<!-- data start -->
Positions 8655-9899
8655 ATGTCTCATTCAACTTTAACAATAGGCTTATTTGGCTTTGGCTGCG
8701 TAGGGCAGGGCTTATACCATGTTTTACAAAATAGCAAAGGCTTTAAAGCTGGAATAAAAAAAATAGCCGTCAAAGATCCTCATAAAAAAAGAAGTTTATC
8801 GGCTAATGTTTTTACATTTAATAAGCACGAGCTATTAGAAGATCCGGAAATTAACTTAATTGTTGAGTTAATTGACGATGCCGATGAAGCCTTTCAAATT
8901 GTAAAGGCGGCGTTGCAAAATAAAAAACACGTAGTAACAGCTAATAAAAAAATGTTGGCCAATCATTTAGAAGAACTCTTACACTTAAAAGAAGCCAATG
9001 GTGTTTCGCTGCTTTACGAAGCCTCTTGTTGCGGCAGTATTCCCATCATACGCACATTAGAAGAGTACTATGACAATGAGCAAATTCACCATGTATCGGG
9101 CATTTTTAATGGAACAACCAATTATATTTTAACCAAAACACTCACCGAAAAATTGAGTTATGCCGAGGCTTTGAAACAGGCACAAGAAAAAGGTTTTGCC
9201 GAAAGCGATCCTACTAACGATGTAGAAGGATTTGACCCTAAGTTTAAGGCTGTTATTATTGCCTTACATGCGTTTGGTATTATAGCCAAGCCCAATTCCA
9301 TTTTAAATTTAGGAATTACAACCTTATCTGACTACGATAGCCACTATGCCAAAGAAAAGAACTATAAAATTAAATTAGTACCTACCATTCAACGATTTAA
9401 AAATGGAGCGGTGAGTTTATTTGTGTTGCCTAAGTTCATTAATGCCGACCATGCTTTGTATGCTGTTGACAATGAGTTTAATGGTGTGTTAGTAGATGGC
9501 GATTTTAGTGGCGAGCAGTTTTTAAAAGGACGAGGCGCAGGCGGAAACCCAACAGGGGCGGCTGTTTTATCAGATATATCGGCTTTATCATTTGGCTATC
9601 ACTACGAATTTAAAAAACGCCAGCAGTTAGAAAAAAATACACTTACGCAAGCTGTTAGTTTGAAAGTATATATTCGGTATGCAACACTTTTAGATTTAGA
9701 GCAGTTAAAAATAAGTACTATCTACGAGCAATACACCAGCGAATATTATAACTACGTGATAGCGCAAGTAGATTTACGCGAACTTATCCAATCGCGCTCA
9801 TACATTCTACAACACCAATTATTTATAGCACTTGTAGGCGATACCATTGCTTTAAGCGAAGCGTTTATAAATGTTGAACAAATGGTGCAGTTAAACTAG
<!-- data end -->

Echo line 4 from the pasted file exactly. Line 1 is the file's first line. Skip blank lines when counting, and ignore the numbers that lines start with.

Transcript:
8801 GGCTAATGTTTTTACATTTAATAAGCACGAGCTATTAGAAGATCCGGAAATTAACTTAATTGTTGAGTTAATTGACGATGCCGATGAAGCCTTTCAAATT